From: PULSE+IT Magazine, 17th September 2013 By: Kate McDonald
Personal care technology company mCareWatch has made its anticipated move into residential aged care, launching a monitoring and support system called ConnectiveCare for aged and other care facilities. It has also signed up Anglican Retirement Villages (ARV), which intends to offer the technology to its independent living clients.
mCareWatch’s SOS Mobile Watch was officially launched in June and is aimed at elderly people living in their own homes, their carers and families. The device actually is a watch, but it also functions as a mobile phone, a GPS tracking device and a medical alert system.
The company has now launched ConnectiveCARE, a software platform that enables 24-hour connection between residents, community care clients and facility carers. That includes monitoring of residents’ whereabouts – both within the centre and outside of it – along with two-way voice connection for client and carer, be it in an emergency or for peace of mind.
Building on the features of the SOS Mobile Watch, ConnectiveCARE is aimed at larger scale care organisations and their residents, and a number of facilities are set to install it, the company’s co-founder, Peter Apostolopoulos, said. “While systems that monitor residents of care facilities are not new, typically they are inflexible and expensive,” Mr Apostolopoulos said. “They limit a facility’s ability to balance providing safety and security with the desire – indeed the right – of many residents and community care clients to enjoy maximum mobility and independence.
“ConnectiveCARE addresses those issues so care facilities can easily and cost-effectively deliver exactly the right level of monitoring and support to each and every resident, more accurately, more affordably and in a less labour- and resource-intensive manner than the alternatives.”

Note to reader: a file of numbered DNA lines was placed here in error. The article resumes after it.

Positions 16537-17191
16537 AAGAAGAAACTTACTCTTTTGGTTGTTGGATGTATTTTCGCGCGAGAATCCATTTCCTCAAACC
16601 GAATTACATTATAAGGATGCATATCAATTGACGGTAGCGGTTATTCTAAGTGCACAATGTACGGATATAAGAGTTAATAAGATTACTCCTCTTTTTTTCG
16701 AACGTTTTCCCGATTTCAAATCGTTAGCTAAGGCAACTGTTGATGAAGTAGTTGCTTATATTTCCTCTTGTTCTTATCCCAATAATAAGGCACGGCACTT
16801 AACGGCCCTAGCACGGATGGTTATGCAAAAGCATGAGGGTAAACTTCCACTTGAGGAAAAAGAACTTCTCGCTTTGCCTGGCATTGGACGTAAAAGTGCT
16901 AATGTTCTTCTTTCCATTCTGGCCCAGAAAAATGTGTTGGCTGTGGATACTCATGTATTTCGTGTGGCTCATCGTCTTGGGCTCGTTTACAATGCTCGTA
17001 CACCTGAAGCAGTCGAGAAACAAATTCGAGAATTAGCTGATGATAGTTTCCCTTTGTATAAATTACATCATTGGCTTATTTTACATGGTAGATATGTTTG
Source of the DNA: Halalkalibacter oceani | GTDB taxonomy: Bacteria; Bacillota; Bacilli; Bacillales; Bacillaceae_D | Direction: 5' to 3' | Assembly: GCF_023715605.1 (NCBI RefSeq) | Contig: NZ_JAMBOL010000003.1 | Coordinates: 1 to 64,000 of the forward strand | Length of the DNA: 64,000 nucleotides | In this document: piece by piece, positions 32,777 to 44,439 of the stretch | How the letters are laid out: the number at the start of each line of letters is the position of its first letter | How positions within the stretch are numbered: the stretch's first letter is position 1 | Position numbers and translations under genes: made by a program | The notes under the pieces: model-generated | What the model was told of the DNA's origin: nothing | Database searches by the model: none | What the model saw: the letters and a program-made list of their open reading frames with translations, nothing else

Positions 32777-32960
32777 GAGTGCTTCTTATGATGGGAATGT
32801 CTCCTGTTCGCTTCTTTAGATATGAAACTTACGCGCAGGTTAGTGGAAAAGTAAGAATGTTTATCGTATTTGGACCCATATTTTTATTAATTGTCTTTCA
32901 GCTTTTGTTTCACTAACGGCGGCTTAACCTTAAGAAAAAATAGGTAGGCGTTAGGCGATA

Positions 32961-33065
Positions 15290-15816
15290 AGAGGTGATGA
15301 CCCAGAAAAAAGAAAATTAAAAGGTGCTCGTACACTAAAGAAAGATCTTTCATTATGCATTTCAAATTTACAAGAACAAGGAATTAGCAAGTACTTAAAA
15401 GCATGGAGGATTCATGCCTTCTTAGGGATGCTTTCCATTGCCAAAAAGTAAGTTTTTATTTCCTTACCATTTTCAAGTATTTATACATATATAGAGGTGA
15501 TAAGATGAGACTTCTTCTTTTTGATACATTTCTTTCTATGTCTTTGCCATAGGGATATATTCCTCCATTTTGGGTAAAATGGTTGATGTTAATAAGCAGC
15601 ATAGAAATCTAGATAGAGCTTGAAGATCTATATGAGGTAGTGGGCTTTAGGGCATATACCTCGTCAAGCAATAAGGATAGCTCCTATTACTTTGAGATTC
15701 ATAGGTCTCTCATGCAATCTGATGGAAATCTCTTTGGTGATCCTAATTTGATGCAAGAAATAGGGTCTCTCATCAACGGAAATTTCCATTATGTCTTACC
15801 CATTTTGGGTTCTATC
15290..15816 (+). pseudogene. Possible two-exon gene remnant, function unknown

As well as its GPS and SOS functionality, the ConnectiveCARE system can send alerts when particular clients leave designated areas via a Geo-Fence functionality. Unlike conventional systems, boundaries for these zones can be tailored to suit client and facility need. It can also be programmed to differentiate between client ‘groups’ to accommodate different levels of care need and deliver an additional layer of safety and security when clients are outside the facility, on individual or group outings, for example. Mr Apostolopoulos said all a client needs to do is wear the watch, which is linked to the ConnectiveCARE platform, key caregivers and relatives via the mobile phone network.
ARV’s general manager for operations south, Allan Waters, said the organisation was keen to be involved in the technology.
“We are preparing to offer the watches to residents of some of our independent living villages, to help improve their independence and autonomy,” Mr Waters said.
“We feel that the technology adds a level of comfort and security for those people worried about a partner who may wander or have periods of forgetfulness. We are looking forward to trying this technology and exploring how else it might improve the lives of older Australians.”